More than $179 million in state construction projects will go forward after a key money panel on Nov. 15 approved the list of spending plans submitted by Gov. Bobby Jindal’s administration.
BATON ROUGE, La. (AP) More than $179 million in state construction projects will go forward after a key money panel on Nov. 15 approved the list of spending plans submitted by Gov. Bobby Jindal’s administration.
The projects, supported without objection by the Bond Commission, include upgrades to the New Orleans sports arena, roofing and ventilation repairs at public colleges, highway widening and flood protection work.
Also approved were dozens of pet projects for lawmakers, including sports facility construction, playground improvements, levee work and wastewater system upgrades in municipalities and parishes.
The Hungarian Settlement Historical Society will get $170,000 for a museum in Livingston Parish. The Avondale Booster Club will receive $400,000 for playground and club upgrades. And the Junior League of Greater New Orleans is slated to get $400,000 to renovate its headquarters, thrift shop and annex building.
Lawmakers added millions more to the construction budget — called the “capital outlay” bill — than the state can spend for the fiscal year that began July 1. That left the governor’s office to decide which projects advanced, because it submits the list to the Bond Commission for cash lines of credit.
The state has a bond cap that limits Louisiana to borrowing $350 million per year for construction projects, and some of that money was set aside for projects continuing from prior years.
John Davis, director of the governor’s Office of Facility Planning and Control, said the Jindal administration weeded through the list to prioritize the projects.
“This is a culmination of several months of work,” Davis said.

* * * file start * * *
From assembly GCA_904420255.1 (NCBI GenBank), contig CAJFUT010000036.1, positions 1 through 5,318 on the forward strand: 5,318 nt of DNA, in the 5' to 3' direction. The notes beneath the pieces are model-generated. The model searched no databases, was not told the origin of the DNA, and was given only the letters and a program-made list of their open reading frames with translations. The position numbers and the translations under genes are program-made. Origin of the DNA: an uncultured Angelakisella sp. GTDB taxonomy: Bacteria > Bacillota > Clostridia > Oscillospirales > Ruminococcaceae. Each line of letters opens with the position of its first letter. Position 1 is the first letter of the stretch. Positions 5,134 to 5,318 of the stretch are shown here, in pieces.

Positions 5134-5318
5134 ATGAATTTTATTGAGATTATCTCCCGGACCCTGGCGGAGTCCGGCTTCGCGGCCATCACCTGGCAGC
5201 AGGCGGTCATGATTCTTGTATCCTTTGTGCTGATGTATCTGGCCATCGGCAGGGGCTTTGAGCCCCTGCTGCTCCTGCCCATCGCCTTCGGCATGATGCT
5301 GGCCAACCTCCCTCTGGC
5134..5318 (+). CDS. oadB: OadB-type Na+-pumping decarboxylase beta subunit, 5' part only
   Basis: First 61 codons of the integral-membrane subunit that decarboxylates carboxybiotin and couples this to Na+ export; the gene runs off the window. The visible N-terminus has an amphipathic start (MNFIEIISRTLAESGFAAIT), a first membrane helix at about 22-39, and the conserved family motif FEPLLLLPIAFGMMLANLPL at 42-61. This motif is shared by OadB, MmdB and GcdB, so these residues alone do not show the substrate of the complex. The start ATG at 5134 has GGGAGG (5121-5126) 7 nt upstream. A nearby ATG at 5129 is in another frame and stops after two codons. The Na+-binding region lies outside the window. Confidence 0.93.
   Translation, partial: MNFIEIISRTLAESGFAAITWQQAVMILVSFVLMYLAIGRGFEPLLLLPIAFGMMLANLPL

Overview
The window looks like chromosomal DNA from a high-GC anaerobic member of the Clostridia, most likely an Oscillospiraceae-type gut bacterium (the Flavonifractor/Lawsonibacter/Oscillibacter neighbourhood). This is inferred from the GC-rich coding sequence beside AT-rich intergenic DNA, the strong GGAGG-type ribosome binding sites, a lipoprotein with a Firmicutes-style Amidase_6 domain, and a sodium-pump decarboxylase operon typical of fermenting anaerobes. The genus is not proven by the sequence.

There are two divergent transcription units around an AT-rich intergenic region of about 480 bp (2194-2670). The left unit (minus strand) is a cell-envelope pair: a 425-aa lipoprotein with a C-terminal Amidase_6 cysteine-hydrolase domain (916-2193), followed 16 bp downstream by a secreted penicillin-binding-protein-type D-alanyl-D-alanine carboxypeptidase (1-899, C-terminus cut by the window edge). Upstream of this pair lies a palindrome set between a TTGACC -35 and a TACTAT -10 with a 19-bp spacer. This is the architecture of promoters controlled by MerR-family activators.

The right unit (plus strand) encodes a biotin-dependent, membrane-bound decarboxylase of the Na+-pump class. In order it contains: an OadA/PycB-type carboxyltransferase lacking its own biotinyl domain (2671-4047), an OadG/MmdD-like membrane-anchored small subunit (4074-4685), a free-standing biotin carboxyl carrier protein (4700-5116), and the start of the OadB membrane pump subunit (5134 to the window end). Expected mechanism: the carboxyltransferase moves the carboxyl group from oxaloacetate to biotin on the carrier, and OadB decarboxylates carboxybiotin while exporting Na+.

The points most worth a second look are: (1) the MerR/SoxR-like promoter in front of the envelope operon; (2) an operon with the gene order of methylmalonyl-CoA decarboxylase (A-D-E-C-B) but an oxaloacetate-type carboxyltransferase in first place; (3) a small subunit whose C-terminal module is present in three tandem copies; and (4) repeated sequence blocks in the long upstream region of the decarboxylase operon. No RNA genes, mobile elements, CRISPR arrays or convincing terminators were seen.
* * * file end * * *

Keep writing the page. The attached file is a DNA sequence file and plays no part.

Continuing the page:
Lawmakers who overloaded the construction budget acknowledged the situation gave the Jindal administration an ability to reward and punish legislators for their votes and policy positions.
Among the approved projects on the list, City Park in New Orleans will get $150,000 for maintenance and tennis center improvements, Southern University at Shreveport will receive $2 million for a new classroom building and St. Tammany Parish is in line for $980,000 for an emergency shelter and livestock facility addition.
The state will spend another $2.6 million on a performing arts center in Jefferson Parish, which has greatly exceeded its budget and generated finger-pointing among elected officials over who’s to blame for the mushroomed costs.
Members of the Bond Commission, including lawmakers, Jindal administration leaders and statewide elected officials, questioned little of the spending.
Among the handful of inquiries, Treasurer John Kennedy asked why the state was spending money on new mental health clinic space in New Orleans after shutting down a state-run mental hospital in the city.
“Why wouldn’t we, rather than build new ones, move the mental health facilities in the old one?” Kennedy said.
Jindal’s top budget adviser, Commissioner of Administration Kristy Nichols, said the construction plans are for smaller mental health clinics, with outpatient beds.
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